Walt Tegtmeier of Kansas City wrote: "One thing I'd like to add to the line discussion: I experimented with Berkley NanoFil the past couple of trips and am truly amazed at this line. I think it may be the ultimate finessing line, though I admit I have not given braid or FireLine its due process. I have to this point used fluorocarbon for all my finessing applications. I believe Gord Pyzer mentioned NanoFil about a year ago on the Finesse News Network, but it took me until last week to try it. It is weird stuff, but it doesn't stretch and the way the four-pound-test NanoFil flew off the spinning spool with a light jig attached was unlike any line I have ever fished. A simple flick of the wrist sends it 40 yards. I had to dramatically adjust my touch, as I was sending my 1/16-ounce Gopher jigs and assorted Z-Man's soft-plastic baits into trees instead of my targets. But once I got the hang of it, I fell in love."
Gord Pyzer of Kenora, Ontario, responded to Tegtmeier's observations: "Hi Walt — NanoFil is precisely what you say — the ultimate finesse line. FireLine comes close, but you need to use FireLine to "break it in" and get the outer coating worn off. Then it is superb too. NanoFil, though, is perfect right from the get go. The only minor concern is that NanoFil is less forgiving than Fireline. And it tends after a while to show some signs of use and wear, but just cut back the first few feet, and it is perfect. As you've experienced, with Nanofil, you can throw a 1/16-ounce jig out of sight."
I also responded to Tagtmeier and Pyzer, saying NanoFil does cast well, but it is too expensive for most recreational anglers who live in northeastern Kansas to use. What's more, Midwest finesse anglers do not need high-end and state-of-the-art equipment to catch bass in northeastern Kansas' flatland reservoirs. But in the clear-water streams that Tagtmeier fishes in the Ozarks and the crystalline waterways of Canada that Gord fishes, it might make a measurable difference. Pyzer responded, contending that NanoFil is "the cheapest and best line a finesse angler could ever use." He wrote: "Ned — They are not spooling it properly. They should use junk or used monofilament to fill 4/5ths of the reel and then use back to back uni-knots to attach the last 1/5th of NanoFil, which about a cast and a half. That way you can spool five or more reels with one spool of line, and that equal $2.00 or so for each rod and reel. If you are working with only one rod and reel, a spool of NanoFil should last you for a decade. How inexpensive is that?"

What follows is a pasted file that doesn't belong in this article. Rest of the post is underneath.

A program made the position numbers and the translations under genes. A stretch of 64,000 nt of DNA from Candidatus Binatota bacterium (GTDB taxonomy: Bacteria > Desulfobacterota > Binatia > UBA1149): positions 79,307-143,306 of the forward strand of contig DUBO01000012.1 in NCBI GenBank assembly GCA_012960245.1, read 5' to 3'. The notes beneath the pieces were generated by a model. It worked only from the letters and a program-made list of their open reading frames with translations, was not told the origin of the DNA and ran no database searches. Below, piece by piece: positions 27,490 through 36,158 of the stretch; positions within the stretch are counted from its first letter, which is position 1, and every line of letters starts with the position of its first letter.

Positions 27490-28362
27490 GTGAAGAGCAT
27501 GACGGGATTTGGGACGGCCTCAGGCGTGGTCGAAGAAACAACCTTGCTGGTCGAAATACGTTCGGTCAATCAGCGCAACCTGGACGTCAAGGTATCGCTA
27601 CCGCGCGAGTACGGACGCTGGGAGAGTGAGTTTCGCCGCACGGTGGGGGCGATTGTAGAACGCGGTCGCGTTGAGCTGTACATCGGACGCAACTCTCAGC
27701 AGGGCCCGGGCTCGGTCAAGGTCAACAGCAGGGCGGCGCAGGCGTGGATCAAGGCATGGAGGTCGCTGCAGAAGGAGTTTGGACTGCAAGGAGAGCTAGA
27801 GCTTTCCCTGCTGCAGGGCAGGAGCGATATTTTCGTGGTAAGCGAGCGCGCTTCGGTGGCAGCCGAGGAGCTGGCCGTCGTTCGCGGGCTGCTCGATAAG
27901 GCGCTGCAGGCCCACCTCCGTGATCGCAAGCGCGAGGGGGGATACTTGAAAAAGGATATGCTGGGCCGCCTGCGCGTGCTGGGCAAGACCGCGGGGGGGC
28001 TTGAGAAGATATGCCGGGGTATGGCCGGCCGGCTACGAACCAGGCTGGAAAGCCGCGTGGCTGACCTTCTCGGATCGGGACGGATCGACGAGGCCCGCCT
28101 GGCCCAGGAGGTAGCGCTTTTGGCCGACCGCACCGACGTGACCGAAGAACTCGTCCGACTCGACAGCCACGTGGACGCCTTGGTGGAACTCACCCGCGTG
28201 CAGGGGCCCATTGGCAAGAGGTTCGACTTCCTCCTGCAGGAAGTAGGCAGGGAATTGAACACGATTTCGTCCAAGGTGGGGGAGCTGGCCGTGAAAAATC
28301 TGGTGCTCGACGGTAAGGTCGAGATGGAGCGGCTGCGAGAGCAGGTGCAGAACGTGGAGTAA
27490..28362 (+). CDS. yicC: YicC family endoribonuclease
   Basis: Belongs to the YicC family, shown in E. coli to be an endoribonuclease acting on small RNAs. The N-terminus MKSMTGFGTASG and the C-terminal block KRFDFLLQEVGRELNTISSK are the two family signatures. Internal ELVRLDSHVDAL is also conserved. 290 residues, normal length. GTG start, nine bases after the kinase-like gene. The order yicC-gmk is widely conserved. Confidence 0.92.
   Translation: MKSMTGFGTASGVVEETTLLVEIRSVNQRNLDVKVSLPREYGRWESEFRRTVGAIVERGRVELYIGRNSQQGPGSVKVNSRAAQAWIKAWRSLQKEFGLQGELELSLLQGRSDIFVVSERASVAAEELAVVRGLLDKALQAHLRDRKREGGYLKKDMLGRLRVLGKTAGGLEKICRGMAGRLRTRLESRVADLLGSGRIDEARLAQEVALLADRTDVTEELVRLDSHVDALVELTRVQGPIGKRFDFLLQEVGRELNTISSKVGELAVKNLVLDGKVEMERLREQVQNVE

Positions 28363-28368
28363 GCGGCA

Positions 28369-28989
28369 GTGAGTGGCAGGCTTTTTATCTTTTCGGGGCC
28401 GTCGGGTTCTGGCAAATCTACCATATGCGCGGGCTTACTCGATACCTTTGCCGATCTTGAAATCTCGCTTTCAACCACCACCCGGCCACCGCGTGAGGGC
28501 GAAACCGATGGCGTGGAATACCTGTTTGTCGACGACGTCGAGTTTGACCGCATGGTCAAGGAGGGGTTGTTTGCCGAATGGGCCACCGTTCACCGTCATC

On Oct. 27, Reideler reported that he purchased a spool of 10-pound-test braided line, which has the diameter of two-pound-monofilament. The color of the braid is hi-vis yellow. He also bought a spool of six- and eight-pound-test Seaguar Red Label fluorocarbon line to for leader material, which he will attach to the braided line with a Seaguar knot. In the months to come, he will post reports on the Finesse News Network about his braided line endeavors. In fact, his first report was in his Oct. 28 log, which is included above in this month's guide to Midwest finesse fishing.
For another perspective about line and Midwest finesse methods see https://www.in-fisherman.com/2013/06/12/finesse-news-networks-braided-line-and-leader-debate/